The poet became captivated by his cousin’s alluring beauty; her fair face contrasting with her dark hair and dress. Inspired by the opposing shades that created such an attractive woman, he wrote a poem about her in 1814 (Gamber). In Lord Byron’s “She Walks in Beauty,” motifs, personification and imagery express the theme that the combining of light and dark reflect a perfect inner and outer beauty. Lord Byron connects two pairs of motifs in “She Walks in Beauty” to establish the theme. One motif is dark and light while the other is inner and outer beauty.
Throughout the poem he combines the negative and positive things of a woman and creates a perfect whole (“Lord”). “She walks in beauty, like the night/ Of cloudless climes and starry skies;”(1-2) These first two lines combine night with stars to illustrate that without stars the night would be a black void, but together, they illustrate a shimmering sky. “And all that’s best of dark and bright/ Meet in her aspect and her eyes:/ Thus mellow’d to that tender light”(3-5) Here two opposing forces meet in this woman to create a mellowed whole (“She”).
This ties back to the theme because the inner and outer beauty of the woman act as positive reflections of each other as the outcome of the balance in between dark and light. “The smiles that win, the tints that glow. ” (15) The woman has a tender aspect and a glowing smile, both of which are attractive outer beauties. “A mind at peace with all below,/ A heart whose love is innocent! ” (17-18) Byron describes her as having a peaceful mind and virtuous heart, meaning her conscience is also perfect. The woman’s entire being is perfect because of the proportion between the dark and light meeting in her (“Analysis”).
Byron states that if she had “One shade the more, one ray the less,” (7) she would be half as splendid. Together good and bad become tender, and both the body and soul of this woman reflect this tenderness. Personification creates a romantic image of the woman’s physical and mental figure to accent the effects of the bond of dark and light. Byron uses this to emphasize that the woman is only so beautiful because of this bond, as said in the theme. Byron first personifies Heaven by giving it the attribute to deny something. “Thus mellow’d to that tender light/Which heaven to gaudy day denies. (5-6) The personification of heaven shows that her beauty has a “tender light” that is unlike daytime —which is flashy—but so tender that heaven denies daytime the honor of having (“She”). This connects to the theme because the woman is only tender because light and bright meet in her. Byron then personifies her thoughts by giving them the ability to express to show how gentle the woman is (Cummings).
“Where thoughts serenely sweet express”(11) The following line states that her thought’s home is pure and dear. “How pure, how dear their dwelling-place. (12) Since thoughts are not physical and cannot have a literal “dwelling-place" Byron uses personification to stress her virtuousness (Cummings). This can be tied to the theme because the previous lines implement the balance of shades and rays which are followed by the personification of her pure mind. Her pure mind is something inside her that cannot be seen; it is an inner beauty. “The smiles that win, the tints that glow,/But tell of days in goodness spent,” (15-16) Her smiles win over people’s hearts but reflect good morality.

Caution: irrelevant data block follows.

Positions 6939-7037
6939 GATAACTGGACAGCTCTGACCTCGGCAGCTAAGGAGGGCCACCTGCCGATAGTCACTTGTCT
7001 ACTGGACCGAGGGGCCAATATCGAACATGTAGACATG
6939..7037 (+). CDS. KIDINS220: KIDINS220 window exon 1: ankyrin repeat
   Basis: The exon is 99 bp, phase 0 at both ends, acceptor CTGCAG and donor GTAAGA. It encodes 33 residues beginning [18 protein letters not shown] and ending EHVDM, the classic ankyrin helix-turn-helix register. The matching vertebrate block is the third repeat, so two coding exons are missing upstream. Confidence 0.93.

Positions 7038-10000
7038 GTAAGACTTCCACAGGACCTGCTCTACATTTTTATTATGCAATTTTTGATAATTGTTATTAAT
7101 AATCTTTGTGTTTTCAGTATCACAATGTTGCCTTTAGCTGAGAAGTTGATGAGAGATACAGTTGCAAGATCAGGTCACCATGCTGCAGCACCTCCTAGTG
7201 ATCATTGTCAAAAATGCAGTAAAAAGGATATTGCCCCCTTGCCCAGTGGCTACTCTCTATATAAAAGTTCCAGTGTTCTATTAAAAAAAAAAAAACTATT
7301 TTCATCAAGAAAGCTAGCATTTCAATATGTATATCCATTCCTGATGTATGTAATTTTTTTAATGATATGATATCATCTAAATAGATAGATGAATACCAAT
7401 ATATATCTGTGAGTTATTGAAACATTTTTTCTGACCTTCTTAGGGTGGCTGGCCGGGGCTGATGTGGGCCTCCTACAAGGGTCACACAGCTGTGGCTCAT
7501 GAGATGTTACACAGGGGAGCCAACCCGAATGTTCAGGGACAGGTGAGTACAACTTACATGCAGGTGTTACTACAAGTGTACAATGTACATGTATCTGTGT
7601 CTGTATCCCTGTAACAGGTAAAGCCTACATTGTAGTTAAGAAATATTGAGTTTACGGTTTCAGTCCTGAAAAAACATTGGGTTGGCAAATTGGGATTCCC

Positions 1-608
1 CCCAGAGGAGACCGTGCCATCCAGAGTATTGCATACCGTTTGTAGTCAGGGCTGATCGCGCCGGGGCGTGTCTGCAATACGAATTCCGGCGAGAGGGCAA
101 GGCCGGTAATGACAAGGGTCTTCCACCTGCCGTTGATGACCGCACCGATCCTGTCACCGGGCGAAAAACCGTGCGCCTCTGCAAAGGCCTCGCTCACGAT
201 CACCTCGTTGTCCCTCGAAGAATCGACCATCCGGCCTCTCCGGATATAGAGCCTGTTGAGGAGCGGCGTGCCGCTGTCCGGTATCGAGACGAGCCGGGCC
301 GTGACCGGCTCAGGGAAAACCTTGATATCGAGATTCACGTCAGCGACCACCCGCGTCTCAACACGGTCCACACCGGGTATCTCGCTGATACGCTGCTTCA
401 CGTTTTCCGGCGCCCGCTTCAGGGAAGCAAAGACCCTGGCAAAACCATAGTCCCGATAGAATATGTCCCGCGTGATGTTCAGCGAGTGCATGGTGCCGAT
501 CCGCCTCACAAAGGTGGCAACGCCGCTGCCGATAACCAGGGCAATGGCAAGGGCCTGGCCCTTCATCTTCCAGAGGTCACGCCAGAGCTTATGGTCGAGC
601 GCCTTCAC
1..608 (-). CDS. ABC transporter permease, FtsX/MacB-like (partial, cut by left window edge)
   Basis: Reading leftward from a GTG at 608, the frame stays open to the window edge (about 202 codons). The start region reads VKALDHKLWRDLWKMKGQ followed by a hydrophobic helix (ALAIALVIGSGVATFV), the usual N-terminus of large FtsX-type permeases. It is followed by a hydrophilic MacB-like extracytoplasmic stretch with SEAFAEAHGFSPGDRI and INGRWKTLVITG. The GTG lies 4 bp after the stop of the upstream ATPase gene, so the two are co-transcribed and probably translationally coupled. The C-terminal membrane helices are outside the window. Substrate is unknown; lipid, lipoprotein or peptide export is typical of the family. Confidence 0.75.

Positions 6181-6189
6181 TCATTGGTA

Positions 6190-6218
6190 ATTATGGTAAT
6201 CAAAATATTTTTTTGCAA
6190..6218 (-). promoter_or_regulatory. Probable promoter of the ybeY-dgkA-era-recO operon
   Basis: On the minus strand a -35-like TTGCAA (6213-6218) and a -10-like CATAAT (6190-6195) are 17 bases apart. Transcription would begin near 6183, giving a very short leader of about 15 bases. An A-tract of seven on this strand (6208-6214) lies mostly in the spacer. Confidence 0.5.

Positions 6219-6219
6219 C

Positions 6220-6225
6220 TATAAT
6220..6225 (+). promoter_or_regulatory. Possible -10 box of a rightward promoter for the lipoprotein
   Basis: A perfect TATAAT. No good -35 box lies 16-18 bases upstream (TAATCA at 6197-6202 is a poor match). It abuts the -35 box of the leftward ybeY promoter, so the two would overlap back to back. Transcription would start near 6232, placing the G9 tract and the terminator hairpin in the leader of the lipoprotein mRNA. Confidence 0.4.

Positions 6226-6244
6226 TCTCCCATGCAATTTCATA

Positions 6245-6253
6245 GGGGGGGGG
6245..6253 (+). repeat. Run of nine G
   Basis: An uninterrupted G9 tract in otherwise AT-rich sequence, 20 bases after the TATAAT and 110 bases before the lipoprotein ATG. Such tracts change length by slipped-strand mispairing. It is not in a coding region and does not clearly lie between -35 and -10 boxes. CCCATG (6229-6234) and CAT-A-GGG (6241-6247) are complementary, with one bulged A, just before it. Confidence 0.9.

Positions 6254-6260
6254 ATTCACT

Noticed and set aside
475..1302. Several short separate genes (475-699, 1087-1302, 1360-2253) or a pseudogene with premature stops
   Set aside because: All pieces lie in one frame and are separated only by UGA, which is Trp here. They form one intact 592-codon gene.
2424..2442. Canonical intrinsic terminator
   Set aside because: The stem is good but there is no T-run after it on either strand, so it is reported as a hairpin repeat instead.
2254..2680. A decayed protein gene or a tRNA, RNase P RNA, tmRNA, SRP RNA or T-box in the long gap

Smiles cannot speak, so Byron personifies them with the ability to “tell” of how good the woman is. A smile is an outer beauty, a mind is an inner beauty, and this connects with the theme regarding the fact that her inner and outer beauty are in a perfect pair. Lord Byron captures the radical difference of illumination and shade with imagery. He also describes the woman’s appearance with this literary device. In the first line, Byron creates an obscure vision for the reader. “She walks in beauty, like the night. ”(1) Night is black and somber, and this line is used to make the feel reader insecure and unsure.
However, in the next line, Byron introduces the radiance of stars, which perfects the image of the woman’s likeness to the night (“She”). “Of cloudless climes and starry skies;”(2) Without the introduction of stars into the black night, the woman would be incomplete. This ties back to the theme because the woman’s beauty is complete because she is not only obscure but also radiant. Byron uses imagery to describe the woman’s fair skin in contrast with her raven colored hair to visually show how beautiful dark and light can be together.
“One shade the more, one ray the less,/Had half impair’d the nameless grace/ Which waves in ever raven ress/Or softly lightens o’er her face;” (7-10) He states that if anything changed, if the woman had more light or more darkness in her, she wouldn’t be as splendid. This stresses the theme in the sense that the woman has the perfect amount of each contrasting force (“Analysis”). In the last stanza Byron positively uses imagery to illustrate the woman’s face. “And so on that cheek, and o’er that brow,/So soft, so calm, yet eloquent,” (13-14) The woman’s face is not only delicate but also dazzling. Byron finalizes all the sums of dark and bright to finally show the overall product—A beautiful woman, in and out.
Through motifs, personification and imagery, Lord Byron establishes that with the combination of light and dark, a woman attains a perfect inner and outer beauty. The two motifs in his poem are dark and light as well as inner and outer beauty. Byron uses personification to develop the woman’s physical and mental attributes. Imagery is used as a visual aid for the readers to imagine the woman’s beauty. Throughout the poem he stresses that the good and bad things of a woman is what makes her perfect. The woman’s beauty is a reflection of her pure ways, which only exist because of the balance of light and dark in her.